Britain must retain its status as a nuclear power to avoid risks posed by Russia, a powerful committee of Members of Parliament has said. The cross-party group has argued that without an investment in a new generation of at-sea nuclear weapons to replace the ageing Trident system, the UK would be vulnerable to bullying from Moscow.
According to the Times the ‘Trident Commission’, established to look at the options, believes that threats from biological weapons are also a danger. The commission, co-chaired by Sir Malcolm Rifkind for the Conservatives, Lord Browne of Ladyton for Labour, and Sir Menzies Campbell for the Liberal Democrats, rejected any suggestion of an alternative to ballistic missile submarines as a credible deterrent.
The commission was put together by the British American Security Information Council (BASIC), and published its report on Britain’s nuclear weapons policy today.
At present Britain’s nuclear deterrent is delivered through an operational system of four Royal Navy Vanguard-class submarines each armed with eight Trident II D-5 ballistic missiles. It is able to launch from various locations around the world, even if the United Kingdom itself is under attack.
It is controversial as it is by the far the most expensive outlay for the British military, and the Liberal Democrats had suggested ending the continuous at-sea deterrence. This would reduce the number of submarines and missiles required.
The decision on Trident’s future is expected in 2016, after the next general election. The Conservatives and Labour are likely to run on a platform of a full ‘like for like’ replacement of the system. This would cost around £20bn.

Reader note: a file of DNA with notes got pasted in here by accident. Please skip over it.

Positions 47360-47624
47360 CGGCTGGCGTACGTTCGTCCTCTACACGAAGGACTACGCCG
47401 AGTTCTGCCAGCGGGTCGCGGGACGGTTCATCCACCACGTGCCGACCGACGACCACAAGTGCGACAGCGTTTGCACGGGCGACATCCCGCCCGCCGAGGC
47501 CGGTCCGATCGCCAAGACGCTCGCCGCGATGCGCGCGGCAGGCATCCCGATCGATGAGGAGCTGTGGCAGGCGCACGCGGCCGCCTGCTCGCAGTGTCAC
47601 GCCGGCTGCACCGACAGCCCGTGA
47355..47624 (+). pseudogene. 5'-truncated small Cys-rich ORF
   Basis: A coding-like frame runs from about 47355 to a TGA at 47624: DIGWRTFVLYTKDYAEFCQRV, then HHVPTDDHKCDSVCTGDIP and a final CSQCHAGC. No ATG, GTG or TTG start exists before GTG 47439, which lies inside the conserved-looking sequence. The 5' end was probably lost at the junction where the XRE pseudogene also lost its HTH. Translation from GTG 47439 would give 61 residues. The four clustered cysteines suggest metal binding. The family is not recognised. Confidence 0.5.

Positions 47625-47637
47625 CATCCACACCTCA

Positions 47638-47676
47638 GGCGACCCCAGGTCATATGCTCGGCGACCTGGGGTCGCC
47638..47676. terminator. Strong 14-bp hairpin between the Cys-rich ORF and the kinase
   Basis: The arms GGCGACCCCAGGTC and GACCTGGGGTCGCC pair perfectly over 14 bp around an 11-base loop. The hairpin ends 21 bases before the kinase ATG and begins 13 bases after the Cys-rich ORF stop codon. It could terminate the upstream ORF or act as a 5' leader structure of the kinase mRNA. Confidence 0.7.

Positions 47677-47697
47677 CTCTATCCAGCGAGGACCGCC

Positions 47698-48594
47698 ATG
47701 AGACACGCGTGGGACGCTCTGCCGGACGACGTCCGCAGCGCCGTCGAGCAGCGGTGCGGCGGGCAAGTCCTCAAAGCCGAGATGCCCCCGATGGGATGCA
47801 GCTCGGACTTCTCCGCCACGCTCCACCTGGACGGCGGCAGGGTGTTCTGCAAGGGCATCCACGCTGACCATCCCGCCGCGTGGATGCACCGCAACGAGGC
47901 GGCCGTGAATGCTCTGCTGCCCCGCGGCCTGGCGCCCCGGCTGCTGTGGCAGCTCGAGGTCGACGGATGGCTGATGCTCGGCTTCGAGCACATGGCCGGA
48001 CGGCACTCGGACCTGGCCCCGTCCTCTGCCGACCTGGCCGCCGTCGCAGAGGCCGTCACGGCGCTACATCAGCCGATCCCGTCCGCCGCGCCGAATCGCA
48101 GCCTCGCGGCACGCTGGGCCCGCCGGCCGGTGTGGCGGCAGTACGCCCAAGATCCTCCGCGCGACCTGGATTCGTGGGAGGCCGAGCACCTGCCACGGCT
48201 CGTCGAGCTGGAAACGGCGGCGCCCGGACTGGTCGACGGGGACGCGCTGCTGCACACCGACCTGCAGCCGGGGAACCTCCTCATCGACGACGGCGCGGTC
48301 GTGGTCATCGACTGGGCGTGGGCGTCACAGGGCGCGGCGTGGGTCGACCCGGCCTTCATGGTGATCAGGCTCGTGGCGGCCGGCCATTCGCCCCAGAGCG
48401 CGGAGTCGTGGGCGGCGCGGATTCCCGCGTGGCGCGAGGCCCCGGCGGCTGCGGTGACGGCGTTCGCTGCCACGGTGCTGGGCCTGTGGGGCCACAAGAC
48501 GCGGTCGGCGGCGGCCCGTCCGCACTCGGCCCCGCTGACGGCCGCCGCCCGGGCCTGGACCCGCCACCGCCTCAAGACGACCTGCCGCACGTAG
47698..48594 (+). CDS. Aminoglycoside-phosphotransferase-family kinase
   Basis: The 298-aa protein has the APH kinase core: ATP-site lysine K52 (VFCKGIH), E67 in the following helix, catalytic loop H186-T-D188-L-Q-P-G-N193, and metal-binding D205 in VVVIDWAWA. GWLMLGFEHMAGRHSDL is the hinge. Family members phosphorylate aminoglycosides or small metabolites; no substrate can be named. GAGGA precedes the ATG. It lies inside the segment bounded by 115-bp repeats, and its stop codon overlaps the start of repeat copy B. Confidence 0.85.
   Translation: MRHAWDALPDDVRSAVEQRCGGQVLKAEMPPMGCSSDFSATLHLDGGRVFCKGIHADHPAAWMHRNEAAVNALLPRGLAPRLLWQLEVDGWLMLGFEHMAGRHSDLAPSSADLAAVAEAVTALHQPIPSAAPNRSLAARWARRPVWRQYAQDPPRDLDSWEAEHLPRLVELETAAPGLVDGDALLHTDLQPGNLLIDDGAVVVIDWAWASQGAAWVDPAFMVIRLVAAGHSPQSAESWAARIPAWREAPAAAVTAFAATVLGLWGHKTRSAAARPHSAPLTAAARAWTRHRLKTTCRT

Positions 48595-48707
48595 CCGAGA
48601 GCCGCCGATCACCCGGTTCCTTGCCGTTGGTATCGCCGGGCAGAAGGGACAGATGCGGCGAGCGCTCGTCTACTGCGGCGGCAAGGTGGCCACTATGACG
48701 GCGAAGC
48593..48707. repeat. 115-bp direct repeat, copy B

Whilst the report accepted submarines were vital it did raise the possibility of reducing their number. This could be done by talking to Washington, D.C. and Paris to discuss how to co-ordinate how NATO allies are protected. Analysis by BASIC calculated Britain could save between £500 million and £1 billion over the next decade by reducing its patrols by half through co-ordination with the United States and France.
The report said: “We believe that the crucial consideration for the British government in deciding upon the renewal of its nuclear deterrent is national security.
“If there is more than a negligible chance that the possession of nuclear weapons might play a decisive role in the defence of the UK and its allies in preventing nuclear blackmail or in affecting the wider security context within which the UK sits, then they should be retained.”
Trident’s stated aim is “the minimum effective nuclear deterrent as the ultimate means to deter the most extreme threat”, and the report agreed supported the idea of a minimum deterrence. It said a review of defence to take place next year should consider reducing the stockpile of nuclear missiles. The arsenal is already in the process of being reduced to 120 from 160 missiles. This would help reduce the £2.9 billion a year running costs.
The report’s findings will be greeted as good news by Prime Minister David Cameron and his Conservative colleagues. They are determined to replace Trident but face stiff opposition from the Liberal Democrats in the coalition government. Before Russia began flexing its muscles in Crimea many Liberal Democrats secretly wanted to scrap the nuclear weapons programme altogether, but now any such a policy seems unlikely.
The government is also keen to promote energy security through things like fracking, which will ensure the UK is not reliant on Russian gas. This in turn will do serious economic harm to Russia, which despite its leaders’ bravado, has a far smaller GDP than Britain and would struggle without energy exports to Europe.